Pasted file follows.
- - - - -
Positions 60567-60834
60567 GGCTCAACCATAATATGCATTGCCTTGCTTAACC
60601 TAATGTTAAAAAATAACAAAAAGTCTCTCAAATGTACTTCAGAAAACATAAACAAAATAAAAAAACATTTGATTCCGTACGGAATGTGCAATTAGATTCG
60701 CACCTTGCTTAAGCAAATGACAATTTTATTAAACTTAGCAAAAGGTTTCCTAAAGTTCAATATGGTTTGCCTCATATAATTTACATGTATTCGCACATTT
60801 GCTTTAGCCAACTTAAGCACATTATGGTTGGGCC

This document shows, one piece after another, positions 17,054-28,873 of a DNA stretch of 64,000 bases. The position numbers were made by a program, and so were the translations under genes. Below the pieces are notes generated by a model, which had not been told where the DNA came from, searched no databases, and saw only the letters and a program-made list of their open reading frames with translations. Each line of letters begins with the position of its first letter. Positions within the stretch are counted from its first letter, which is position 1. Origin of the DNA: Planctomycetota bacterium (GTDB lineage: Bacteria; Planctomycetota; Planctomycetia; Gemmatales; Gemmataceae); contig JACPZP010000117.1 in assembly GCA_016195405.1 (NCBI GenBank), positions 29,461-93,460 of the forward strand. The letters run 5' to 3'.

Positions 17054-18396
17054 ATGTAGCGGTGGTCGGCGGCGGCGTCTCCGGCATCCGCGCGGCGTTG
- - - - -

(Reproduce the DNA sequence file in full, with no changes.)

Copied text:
Positions 60567-60834
60567 GGCTCAACCATAATATGCATTGCCTTGCTTAACC
60601 TAATGTTAAAAAATAACAAAAAGTCTCTCAAATGTACTTCAGAAAACATAAACAAAATAAAAAAACATTTGATTCCGTACGGAATGTGCAATTAGATTCG
60701 CACCTTGCTTAAGCAAATGACAATTTTATTAAACTTAGCAAAAGGTTTCCTAAAGTTCAATATGGTTTGCCTCATATAATTTACATGTATTCGCACATTT
60801 GCTTTAGCCAACTTAAGCACATTATGGTTGGGCC

This document shows, one piece after another, positions 17,054-28,873 of a DNA stretch of 64,000 bases. The position numbers were made by a program, and so were the translations under genes. Below the pieces are notes generated by a model, which had not been told where the DNA came from, searched no databases, and saw only the letters and a program-made list of their open reading frames with translations. Each line of letters begins with the position of its first letter. Positions within the stretch are counted from its first letter, which is position 1. Origin of the DNA: Planctomycetota bacterium (GTDB lineage: Bacteria; Planctomycetota; Planctomycetia; Gemmatales; Gemmataceae); contig JACPZP010000117.1 in assembly GCA_016195405.1 (NCBI GenBank), positions 29,461-93,460 of the forward strand. The letters run 5' to 3'.

Positions 17054-18396
17054 ATGTAGCGGTGGTCGGCGGCGGCGTCTCCGGCATCCGCGCGGCGTTG